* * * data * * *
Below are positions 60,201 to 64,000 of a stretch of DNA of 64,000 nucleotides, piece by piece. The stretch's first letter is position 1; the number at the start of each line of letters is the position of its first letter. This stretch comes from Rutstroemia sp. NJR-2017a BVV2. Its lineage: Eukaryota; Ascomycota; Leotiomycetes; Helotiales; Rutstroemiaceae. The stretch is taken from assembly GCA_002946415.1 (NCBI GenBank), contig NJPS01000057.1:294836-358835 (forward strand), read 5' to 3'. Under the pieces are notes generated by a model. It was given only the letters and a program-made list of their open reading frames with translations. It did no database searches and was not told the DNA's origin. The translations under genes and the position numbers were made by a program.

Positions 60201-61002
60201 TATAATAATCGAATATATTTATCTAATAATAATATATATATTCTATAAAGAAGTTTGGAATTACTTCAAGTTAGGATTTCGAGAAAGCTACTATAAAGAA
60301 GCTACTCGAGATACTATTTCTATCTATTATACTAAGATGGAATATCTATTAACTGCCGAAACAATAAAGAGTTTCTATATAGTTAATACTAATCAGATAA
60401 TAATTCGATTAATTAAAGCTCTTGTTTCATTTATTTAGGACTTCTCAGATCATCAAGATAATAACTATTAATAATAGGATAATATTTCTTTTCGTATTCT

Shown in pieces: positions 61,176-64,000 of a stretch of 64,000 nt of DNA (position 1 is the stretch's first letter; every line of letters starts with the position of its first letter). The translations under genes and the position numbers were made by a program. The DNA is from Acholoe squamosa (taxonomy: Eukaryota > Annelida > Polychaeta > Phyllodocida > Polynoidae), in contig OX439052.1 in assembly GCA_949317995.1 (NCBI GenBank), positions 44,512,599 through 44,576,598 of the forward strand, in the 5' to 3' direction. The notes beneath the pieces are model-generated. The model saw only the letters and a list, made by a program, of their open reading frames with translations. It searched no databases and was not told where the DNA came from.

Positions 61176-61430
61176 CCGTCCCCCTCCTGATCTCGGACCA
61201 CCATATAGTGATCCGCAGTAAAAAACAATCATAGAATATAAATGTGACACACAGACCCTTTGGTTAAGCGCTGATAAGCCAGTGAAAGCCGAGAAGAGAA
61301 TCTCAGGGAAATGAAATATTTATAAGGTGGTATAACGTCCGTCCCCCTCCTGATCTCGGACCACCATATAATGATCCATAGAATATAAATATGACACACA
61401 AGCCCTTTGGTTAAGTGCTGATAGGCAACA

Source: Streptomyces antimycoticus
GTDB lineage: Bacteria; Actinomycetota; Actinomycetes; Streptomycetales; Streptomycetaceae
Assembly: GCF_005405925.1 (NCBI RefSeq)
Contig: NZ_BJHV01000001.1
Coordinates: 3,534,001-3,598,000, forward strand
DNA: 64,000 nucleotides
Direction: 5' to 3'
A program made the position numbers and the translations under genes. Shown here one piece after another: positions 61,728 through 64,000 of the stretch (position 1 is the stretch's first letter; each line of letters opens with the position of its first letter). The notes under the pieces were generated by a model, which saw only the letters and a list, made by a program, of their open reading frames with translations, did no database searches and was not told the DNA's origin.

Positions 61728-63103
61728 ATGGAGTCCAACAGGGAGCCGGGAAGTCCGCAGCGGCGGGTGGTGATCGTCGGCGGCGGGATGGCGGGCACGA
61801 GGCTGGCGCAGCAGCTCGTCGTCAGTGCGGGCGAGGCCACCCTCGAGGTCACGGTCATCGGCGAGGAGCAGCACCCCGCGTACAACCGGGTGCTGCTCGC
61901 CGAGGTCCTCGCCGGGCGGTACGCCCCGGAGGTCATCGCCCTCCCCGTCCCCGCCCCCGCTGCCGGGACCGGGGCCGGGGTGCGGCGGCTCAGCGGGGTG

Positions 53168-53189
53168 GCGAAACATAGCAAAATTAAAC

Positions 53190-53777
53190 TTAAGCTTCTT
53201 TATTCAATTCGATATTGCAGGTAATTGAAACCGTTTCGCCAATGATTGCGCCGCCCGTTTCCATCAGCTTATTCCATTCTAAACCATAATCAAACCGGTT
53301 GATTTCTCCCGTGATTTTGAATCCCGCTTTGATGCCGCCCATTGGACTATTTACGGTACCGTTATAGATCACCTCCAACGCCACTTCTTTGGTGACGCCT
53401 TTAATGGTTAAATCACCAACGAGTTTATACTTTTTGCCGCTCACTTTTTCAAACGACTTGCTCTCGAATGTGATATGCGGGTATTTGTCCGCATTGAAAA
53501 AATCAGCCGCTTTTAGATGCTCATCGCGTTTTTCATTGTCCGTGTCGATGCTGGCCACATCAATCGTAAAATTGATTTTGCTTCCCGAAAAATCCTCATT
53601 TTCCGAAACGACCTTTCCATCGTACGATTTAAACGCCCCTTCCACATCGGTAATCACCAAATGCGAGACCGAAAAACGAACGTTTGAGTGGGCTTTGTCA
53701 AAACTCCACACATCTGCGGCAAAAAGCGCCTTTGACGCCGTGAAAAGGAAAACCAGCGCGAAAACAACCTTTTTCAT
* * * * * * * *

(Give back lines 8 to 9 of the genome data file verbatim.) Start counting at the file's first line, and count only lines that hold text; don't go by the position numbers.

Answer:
61176 CCGTCCCCCTCCTGATCTCGGACCA
61201 CCATATAGTGATCCGCAGTAAAAAACAATCATAGAATATAAATGTGACACACAGACCCTTTGGTTAAGCGCTGATAAGCCAGTGAAAGCCGAGAAGAGAA